Beyonce – Formation


Just to let you (the world) know – I am still all BLACK! – Unapologetically BLACK*

I like my baby w| baby hair and afros. I like my negro nose w| Jackson Five nostrils.


In a country, in a world filled w| hypocrisy.

Blackness is not what whiteness considers virtuous. But yet, our culture, our skin color, our beautiful features are mimicked by those same person’s who hate us – but are so, and have been, infatuated w| everything that makes us divine.

Beyonce is in solidarity w| her fellow black women – and men.

With the Tidal (the music streaming service owned by Jay Z and friends) announcement on Friday, $1.5 million will be donated to the Black Lives Matter organization as well as other civil rights groups including: New York Million Hoodies, Hands Up United, NY Justice League, the Oscar Grant Foundation and the Trayvon Martin Foundation.



This is exactly what we need from our black celebrities – awareness, open discussions, conscious music and attributions to our communities.





Message – In theaters now!

The Black Struggle – Black Lives Matter – Black Women – Black Men

I have not yet seen the movie, but some natives of Chicago, IL are not big fans of this film. As stated in the Chicago Tribune:

“So after all of the fighting, name-calling and political wrangling over the film’s title, “Chi-Raq” fails to illuminate the lives of the many Chicagoans who go to bed with the sound of gunfire outside their windows and wake up to the news of yet another murder. While critics have hailed the satirical film as a victory for Lee, Chicagoans go home empty-handed”.

Me personally, I think all the cast for this film should have came directly from Chicago. I remember the casting calls for Straight Outta Compton – the casting calls were done in Gardena, Compton – areas where real blacks in the struggle, who knew first hand resided. Unfortunately, this film seems to have a lot of big Hollywood names.

But, I commend Spike Lee for shedding light on an issue black communities across the United States deal with on a daily – gun violence.

Martin Luther King Jr. Day – A Tribute

DemocracyNow shows a speech heard by few.

The United States government murdered him, but his legacy will never be forgotten along with all the other Black names unspoken in the struggles of racist oppression. Civil rights has been a never ending fight for laws that still hold Blacks in shackles.

R.I.P. to one of great ones.

Kerry Washington – Sojourner Truth

Born in New York circa 1797, Sojourner Truth was the self-given name, from 1843 onward, of Isabella Baumfree, an African-American abolitionist and women’s rights activist. Truth was born into slavery in Swartekill, New York, but escaped with her infant daughter to freedom in 1826. Her best-known speech on racial inequalities, “Ain’t I a Woman?”, was delivered extemporaneously in 1851 at the Ohio Women’s Rights Convention.

Kim Khardashian’s Paper Magazine Photo’s

kim-kardashian-buttIt’s obvious that she is not consciously aware of the annotations of these images. Or, maybe she is and just doesn’t give a fck. Either way, Kim Khardashian has chosen to work with a photographer who has a history of an infatuation with the black woman’s body – her ‘exotic’ features.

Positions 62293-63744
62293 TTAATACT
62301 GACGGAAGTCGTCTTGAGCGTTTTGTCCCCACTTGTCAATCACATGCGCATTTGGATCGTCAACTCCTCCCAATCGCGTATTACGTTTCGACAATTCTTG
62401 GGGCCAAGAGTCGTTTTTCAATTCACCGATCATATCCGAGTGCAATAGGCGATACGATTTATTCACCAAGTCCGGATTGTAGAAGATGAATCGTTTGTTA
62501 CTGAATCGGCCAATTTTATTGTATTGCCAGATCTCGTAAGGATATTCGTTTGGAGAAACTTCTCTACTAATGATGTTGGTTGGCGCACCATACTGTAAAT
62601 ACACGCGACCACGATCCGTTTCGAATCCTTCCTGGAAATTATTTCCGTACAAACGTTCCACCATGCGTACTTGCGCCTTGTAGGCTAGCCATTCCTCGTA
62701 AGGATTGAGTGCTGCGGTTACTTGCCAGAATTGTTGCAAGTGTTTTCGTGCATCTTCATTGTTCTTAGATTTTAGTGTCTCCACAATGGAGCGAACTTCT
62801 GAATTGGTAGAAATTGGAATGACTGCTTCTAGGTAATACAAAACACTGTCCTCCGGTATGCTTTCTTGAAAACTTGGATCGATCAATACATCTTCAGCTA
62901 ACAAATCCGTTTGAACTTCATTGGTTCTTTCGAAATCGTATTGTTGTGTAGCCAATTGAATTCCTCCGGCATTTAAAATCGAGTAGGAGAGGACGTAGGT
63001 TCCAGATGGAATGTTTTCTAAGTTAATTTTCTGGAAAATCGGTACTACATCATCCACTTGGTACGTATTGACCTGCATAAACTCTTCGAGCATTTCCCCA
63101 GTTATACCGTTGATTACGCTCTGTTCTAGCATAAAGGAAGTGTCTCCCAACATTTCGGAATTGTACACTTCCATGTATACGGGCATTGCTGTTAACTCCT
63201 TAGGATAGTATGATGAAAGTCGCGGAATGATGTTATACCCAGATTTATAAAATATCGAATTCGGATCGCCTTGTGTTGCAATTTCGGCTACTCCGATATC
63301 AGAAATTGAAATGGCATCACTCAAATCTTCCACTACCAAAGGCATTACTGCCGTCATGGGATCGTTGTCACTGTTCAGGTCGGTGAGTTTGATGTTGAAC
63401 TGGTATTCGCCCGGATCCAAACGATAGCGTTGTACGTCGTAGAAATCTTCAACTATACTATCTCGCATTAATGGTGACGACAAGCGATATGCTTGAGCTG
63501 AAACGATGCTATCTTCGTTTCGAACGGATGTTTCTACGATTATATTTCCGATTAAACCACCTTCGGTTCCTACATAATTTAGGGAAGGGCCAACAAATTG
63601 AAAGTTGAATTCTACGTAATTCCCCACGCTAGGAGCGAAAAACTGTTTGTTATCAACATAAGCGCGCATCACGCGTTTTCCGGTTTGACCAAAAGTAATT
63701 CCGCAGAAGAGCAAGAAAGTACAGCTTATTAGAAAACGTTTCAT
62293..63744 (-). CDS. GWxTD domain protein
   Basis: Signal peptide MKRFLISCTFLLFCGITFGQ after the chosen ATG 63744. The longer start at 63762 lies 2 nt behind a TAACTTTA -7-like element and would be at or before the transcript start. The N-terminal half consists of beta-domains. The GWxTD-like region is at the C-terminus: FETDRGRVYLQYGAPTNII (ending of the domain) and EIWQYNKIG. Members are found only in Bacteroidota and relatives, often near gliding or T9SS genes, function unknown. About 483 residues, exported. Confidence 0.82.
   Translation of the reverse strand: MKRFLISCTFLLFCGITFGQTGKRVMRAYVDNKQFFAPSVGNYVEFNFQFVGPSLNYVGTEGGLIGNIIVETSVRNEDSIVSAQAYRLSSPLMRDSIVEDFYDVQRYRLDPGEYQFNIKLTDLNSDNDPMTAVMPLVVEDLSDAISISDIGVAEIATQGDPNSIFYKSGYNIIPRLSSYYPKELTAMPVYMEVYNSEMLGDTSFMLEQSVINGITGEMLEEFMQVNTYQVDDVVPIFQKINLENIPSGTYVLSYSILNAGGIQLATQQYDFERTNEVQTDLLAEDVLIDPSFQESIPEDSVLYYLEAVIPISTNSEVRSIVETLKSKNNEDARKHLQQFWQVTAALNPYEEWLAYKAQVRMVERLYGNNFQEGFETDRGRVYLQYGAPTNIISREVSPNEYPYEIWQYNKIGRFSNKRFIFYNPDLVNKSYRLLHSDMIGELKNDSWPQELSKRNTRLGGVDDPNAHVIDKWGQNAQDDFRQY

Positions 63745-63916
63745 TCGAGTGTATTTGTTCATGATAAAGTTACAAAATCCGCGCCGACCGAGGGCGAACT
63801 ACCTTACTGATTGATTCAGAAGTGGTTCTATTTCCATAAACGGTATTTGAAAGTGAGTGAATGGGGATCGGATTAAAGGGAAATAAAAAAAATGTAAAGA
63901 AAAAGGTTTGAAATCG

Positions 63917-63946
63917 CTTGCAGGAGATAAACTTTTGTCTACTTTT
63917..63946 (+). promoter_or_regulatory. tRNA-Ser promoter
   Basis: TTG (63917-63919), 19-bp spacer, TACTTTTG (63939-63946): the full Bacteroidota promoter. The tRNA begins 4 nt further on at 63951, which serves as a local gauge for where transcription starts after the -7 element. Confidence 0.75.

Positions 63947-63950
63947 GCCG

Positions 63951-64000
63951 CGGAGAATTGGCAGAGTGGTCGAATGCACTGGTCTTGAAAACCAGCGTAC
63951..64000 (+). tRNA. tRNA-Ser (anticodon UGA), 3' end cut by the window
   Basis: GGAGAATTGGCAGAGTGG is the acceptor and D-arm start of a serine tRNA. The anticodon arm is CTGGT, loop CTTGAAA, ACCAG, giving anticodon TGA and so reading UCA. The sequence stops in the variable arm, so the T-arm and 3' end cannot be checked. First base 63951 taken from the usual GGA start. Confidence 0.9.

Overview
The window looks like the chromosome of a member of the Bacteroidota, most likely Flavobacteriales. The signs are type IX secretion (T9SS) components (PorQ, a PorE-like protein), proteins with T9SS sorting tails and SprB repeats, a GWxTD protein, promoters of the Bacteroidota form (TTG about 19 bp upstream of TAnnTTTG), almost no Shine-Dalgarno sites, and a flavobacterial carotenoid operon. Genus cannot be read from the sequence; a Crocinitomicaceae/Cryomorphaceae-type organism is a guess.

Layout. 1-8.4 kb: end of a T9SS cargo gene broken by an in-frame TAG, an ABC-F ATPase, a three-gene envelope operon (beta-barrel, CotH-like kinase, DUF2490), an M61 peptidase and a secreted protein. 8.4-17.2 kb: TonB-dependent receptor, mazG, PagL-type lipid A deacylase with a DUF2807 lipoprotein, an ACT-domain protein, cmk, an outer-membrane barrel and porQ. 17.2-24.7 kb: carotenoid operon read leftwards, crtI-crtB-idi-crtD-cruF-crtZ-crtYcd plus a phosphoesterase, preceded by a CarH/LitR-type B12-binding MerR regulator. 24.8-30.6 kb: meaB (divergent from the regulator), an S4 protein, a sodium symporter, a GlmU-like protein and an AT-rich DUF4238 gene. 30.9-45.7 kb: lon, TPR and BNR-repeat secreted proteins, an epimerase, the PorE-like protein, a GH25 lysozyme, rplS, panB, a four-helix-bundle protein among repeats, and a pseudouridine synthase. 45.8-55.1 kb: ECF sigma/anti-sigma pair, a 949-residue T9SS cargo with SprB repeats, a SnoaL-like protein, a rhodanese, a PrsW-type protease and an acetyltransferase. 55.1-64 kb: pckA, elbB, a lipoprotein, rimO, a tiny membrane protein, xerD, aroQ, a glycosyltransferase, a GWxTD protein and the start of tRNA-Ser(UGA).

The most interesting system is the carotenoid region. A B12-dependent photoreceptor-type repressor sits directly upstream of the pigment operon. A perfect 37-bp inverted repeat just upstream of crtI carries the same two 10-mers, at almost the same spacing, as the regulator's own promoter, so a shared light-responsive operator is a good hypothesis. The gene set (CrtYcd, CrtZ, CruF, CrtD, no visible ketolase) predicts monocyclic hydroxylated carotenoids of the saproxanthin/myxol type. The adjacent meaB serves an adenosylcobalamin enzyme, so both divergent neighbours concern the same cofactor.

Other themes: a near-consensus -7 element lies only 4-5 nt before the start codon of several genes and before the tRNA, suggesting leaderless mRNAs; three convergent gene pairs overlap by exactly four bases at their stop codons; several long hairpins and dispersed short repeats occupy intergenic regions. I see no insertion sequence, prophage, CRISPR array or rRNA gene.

Jean-Paul Goude who was in a relationship and photographed Grace Jones – and who recreated that iconic shot of her in a cage with Amber Rose. A woman being placed in a cage, a black woman symbolizes so much in so many negative ways.

As I read from the article the image above was originally from a book called “Jungle Fever’, in which Jean-Paul got the idea from the originally photograph the black woman on the right of these two images. Recreated by a Kim K.

These images go back further than that. They are too familiar of the images of a black slave woman brought to London by the name of Saartjie Baartman. Her large buttocks brought her racist fueled fame. Like Kim, Saartjie was voluptuous but tiny, but all natural unlike Kim K. She stood four feet, seven inches to Kim’s purported five-three. Unlike Kim, she didn’t just have her sizable assets in the way of talent. (Whether ‘balancing a champagne glass on your ass’ is a talent remains up for discussion.) She had learned and practiced multiple instruments in her native land (in what is now South Africa). On the stages of London and Paris, she regaled packed audiences with singing, dancing, and instrumental routines.

Baartman’s Khoisan heritage and unearthly figure meant that she was both an exotic foreigner and a “freak.” Her arrival in London merged those two categories together, ushering in the era of the human zoo.

The posing of a black woman’s body as being unusual, not of what is considered normal (in European standards), is blatant racism and misogyny. To have these very same images recreated by the photographer and white women is a sign of mocking to the black woman’s body – as it is a public figure for all to see.

The racist undertones still present in media today shows how we are not past this issue and have to be more consciously aware of the images being created and fed to society.

Who is Saartjie Baartman?